Have you ever had an autistic person tell you what it feels like to be autistic? Have you ever thought about what it might feel like to be a cow? Probably not but an autistic lady named Temple Grandin was the first person to give us insight into what it feels like to be autistic and because she used her visionary mind which didn't leave out any detail, Temple was able to understand what it was like to be a cow and shed some light on the workings of animal behavior. As a result of this, Temple was able to design a very humane corral for slaughter houses which made the process more efficient and less stressful for the animals.
In 1950, sixty years ago, Temple was diagnosed with autism around the age of two. She didn't speak until she was four. Imagine how stressful it would be for a mother whose child doesn't speak until four years old. But her mother persevered and through her dedication and the help of nannies and teachers, Temple was able to move forward in life and even in education. But people made fun of her and called her names such as "tape recorder" because she would repeat things over and over again. She hated social life and didn't understand the emotional side of people. She couldn't hug her mother or anyone for a matter of fact but she needed the sensation of a hug. So at eighteen years old she created a squeeze machine. We now call this a hug machine but Temple got the idea from her aunt's farm by watching the cattle being vaccinated in a squeeze chute. The squeeze chute calmed the cattle down so Temple created one for herself to calm her hypersensitivity.
Temple was the first person to explain what it felt like to be autistic. When she spoke at the ASA (Autism Society of America) conference people asked her many questions about their children that she was able to answer from her own experience. They wondered why their children were so sensitive to sound, why they would spin around in circles or roll on the ground, or why they wouldn't look at their parents or let them touch them. Temple understood questions like these and answered them giving great insight to parents and people everywhere. She explained to them in not only words but in books that she wrote, especially in her autobiography titled Emergence: Labeled Autistic, what it was like to be autistic and how sounds, bright lights and colors, or even touch could affect someone with autism. She also insisted that children with autism need many hours of care every day by an effective teacher. They need attention and can never be left alone by themselves to do nothing. They need to be always learning whether that is in how to take turns, basic manners, learning how to be self sufficient, how to handle a job, how to be on time or basic everyday situations , they need to be doing something.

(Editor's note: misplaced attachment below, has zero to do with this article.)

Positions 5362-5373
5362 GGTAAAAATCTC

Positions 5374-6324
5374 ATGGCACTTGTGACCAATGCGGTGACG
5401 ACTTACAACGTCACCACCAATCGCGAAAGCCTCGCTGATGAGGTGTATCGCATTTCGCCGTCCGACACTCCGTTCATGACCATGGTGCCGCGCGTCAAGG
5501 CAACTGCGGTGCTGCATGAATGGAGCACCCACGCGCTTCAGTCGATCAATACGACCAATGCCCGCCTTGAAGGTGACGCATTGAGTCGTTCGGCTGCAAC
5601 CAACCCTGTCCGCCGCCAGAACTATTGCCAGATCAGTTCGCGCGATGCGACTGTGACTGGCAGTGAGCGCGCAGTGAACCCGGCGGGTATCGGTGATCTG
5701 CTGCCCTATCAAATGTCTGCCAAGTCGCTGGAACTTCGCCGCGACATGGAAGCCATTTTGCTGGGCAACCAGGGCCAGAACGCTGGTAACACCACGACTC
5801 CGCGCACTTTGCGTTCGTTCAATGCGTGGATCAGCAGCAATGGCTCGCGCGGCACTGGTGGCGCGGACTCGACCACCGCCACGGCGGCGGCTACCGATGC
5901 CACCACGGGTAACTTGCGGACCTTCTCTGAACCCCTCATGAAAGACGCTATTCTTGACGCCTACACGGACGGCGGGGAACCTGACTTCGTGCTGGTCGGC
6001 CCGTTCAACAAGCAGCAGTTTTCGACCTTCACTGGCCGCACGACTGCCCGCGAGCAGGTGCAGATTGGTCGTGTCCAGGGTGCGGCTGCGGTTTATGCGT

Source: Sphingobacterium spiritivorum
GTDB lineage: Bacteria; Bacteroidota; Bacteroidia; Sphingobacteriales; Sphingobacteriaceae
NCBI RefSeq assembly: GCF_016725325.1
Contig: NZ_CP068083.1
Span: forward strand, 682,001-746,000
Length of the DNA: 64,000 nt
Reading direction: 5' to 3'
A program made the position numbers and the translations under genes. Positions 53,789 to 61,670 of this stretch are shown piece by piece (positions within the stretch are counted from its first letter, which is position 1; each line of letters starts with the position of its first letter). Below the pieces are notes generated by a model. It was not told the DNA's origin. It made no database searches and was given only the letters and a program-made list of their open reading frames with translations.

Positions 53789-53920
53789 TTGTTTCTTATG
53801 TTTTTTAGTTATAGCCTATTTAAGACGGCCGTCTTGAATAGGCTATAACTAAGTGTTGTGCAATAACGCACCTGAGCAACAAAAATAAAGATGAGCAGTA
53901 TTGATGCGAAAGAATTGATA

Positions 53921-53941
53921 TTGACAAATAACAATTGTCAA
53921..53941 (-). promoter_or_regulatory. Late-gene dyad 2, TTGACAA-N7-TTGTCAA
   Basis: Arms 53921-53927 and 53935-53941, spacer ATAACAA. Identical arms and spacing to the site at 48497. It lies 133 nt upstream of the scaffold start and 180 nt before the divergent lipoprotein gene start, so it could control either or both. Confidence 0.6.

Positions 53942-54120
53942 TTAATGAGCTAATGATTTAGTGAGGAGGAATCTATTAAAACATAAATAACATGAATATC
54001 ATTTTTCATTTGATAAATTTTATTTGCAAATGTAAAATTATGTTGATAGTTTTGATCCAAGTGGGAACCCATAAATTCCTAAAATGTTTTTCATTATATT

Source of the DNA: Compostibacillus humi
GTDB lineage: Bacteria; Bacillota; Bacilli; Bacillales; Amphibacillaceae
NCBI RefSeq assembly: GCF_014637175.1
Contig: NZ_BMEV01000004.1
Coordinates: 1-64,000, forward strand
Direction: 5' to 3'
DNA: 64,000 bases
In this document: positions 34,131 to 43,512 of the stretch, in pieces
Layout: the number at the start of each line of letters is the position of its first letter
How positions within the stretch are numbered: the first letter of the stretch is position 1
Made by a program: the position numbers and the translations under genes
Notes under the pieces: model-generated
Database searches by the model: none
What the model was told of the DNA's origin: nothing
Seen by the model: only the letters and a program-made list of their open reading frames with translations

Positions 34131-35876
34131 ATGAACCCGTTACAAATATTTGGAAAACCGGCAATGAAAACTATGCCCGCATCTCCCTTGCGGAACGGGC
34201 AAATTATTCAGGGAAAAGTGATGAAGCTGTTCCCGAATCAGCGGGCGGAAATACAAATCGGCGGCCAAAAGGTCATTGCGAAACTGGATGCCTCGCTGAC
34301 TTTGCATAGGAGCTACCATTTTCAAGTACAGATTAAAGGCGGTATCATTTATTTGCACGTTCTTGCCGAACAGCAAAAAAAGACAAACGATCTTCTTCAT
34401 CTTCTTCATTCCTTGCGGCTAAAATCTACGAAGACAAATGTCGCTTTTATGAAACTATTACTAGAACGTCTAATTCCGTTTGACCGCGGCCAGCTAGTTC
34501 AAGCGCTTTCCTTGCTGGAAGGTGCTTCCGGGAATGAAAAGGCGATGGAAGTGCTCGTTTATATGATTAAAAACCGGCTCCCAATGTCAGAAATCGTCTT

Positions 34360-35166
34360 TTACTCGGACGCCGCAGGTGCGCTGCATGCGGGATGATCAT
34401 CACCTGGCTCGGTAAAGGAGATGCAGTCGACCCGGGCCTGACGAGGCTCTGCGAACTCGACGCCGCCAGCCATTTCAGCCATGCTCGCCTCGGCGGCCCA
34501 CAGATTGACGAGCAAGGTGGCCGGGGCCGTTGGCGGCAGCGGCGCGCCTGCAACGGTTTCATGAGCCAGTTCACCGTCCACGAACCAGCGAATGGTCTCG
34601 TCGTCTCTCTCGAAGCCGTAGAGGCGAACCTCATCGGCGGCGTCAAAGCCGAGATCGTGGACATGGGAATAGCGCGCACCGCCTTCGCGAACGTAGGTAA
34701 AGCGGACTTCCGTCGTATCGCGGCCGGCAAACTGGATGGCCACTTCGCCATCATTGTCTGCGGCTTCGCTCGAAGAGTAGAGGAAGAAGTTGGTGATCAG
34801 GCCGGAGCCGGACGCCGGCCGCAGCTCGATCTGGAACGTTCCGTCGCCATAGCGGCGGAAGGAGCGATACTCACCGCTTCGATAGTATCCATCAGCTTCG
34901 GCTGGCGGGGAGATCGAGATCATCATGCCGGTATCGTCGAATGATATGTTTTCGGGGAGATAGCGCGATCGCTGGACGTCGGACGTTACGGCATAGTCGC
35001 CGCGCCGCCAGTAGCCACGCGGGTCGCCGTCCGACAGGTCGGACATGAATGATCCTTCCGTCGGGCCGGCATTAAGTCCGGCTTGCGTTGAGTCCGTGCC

Temple's mind is extraordinary. She thinks in pictures. Her language is in pictures. She considers English her second language which narrates the pictures in her mind. She could play memories over in her mind like a movie and remember every detail. Just like Google images. If you said something she would think of it in pictures but it wasn't just vague pictures they were specific pictures that she had categorized in her mind. She was a visionary thinker and this is what helped her step into the world of the cattle industry.
Temple understood the mind of animals. She says, "My theory is that there are similarities between my autistic mind and animal thinking." Fear was one similarity. Many animals main emotion is fear. For Temple when she was younger her main emotion was fear. She was always looking around and always very jittery trying to see if there was any danger to look out for. But animal thinking is sensory based. Temple could make herself think like an animal she was able to understand animal behavior. Just like she could understand autistic behavior and explain those reactions therefore helping those people live a better life, Temple was able to understand animal behavior, explain it and therefore help the cattle industry be more humane. Temple used her visionary mind to create a special corral design for the humane handling of cattle. This design made the process of cattle being handled and slaughtered less stressful for the animals and more humane. Her design was brilliant and she knew it inside and out because she was able to test run it in her head to prove that it worked.
Temple's achievements are remarkable. Along with her creations, designs and books she has a bachelor's degree in psychology a master's degree in animal science and a doctoral degree in animal science. Currently she is a professor of animal science at Colorado State University. Temple Grandin is clearly an extraordinary women and a great inspiration to us all.